The HoverBall Will Likely Give A New Role To Balls
Balls have always played a major part in people’s lives, and from childhood onward, we’ve kicked, thrown and dodged them.
But Japanese inventor Jun Rekimoto says he has grander plans for the humble ball.
And he’s done so with his HoverBall, which is a ball that can hover and fly, and can also be adapted to help people with special needs.
"Why not, widen its vocabulary?".
"With this technology, the physical dynamics of a ball can be reprogrammed by sports designers, and new ball-playing vocabularies, such as hovering, anti-gravity, proximity, or remote manipulation, can be introduced to extend the way people interact with balls".
Says Jun Rekimoto
How Does The HoverBall Hover?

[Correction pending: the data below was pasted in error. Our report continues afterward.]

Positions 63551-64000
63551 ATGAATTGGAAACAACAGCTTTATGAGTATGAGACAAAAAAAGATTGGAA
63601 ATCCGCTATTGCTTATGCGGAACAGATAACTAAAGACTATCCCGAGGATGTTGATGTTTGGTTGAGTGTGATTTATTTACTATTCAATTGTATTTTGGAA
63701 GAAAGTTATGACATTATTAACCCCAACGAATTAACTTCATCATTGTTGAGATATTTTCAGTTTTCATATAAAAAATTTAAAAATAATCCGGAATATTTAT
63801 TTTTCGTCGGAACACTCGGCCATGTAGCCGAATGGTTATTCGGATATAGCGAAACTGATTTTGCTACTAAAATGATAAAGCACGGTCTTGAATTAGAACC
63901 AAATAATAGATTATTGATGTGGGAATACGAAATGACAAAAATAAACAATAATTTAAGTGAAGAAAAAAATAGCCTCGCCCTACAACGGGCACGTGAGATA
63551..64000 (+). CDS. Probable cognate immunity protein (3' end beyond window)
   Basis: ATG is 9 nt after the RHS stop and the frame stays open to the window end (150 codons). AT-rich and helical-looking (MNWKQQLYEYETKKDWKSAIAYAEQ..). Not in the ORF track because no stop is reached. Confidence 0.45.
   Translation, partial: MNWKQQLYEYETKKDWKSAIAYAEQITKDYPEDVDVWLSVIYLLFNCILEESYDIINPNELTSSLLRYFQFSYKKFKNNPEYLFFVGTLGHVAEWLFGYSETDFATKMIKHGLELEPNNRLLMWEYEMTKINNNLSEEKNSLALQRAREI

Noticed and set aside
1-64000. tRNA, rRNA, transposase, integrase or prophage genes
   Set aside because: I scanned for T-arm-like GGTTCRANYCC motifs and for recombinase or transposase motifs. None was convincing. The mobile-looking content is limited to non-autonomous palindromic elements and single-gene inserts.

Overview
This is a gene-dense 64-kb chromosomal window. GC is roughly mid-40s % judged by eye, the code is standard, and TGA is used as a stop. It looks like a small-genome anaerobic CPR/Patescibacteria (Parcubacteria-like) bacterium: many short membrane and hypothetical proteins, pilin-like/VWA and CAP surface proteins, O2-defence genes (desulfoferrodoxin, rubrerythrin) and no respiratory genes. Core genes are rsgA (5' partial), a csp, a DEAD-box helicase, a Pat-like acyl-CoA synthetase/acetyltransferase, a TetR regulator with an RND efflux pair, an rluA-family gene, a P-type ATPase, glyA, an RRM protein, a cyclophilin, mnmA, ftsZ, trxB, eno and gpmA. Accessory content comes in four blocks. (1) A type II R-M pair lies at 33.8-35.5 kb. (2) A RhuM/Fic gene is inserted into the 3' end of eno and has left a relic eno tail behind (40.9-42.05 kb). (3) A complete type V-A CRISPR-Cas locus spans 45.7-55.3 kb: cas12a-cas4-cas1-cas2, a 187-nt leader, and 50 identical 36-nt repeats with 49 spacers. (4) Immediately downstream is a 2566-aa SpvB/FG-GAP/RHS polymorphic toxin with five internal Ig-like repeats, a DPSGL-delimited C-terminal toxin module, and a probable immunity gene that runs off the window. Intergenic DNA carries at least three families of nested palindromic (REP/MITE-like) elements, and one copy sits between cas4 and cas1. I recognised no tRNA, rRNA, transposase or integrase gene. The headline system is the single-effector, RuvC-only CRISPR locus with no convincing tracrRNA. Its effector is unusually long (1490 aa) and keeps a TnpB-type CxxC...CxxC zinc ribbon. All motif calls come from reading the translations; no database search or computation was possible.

The HoverBall, which was developed by Jun Rekimoto at the University of Tokyo and colleagues, is a plastic ball that has the ability to hover thanks to a 90 mm / 3.5 in wide drone that’s inside it.
The team says the HoverBall, which has a flight time of five minutes, will not only aid physical rehabilitation, but will also help create a level playing field in ball-games.
How Is The Ball Controlled?
At the moment, the ball is controlled remotely, but in the future it will be programmed to follow a particular flight path.
Exercise And Rehabilitation
The team told the Augmented Human conference in Kobe, Japan, on March 7 2014 that,
"The most likely application of the HoverBall, could be as an aid to exercise or rehabilitation".
"But there is work to be done before we get to have a go".
"To design a ball with enough durability against strong physical impact needs more research".
How Will The HoverBall Affect Games?
The ball can be stopped or slowed down, or sped up, and its directions can be changed.
So a child or less athletic person would receive the ball in a nice easy way, whereas an expert would really be put to the test.
In baseball for example, a HoverBall will allow weaker players who struggle to throw a curve ball or a goggly, to do so with relative ease.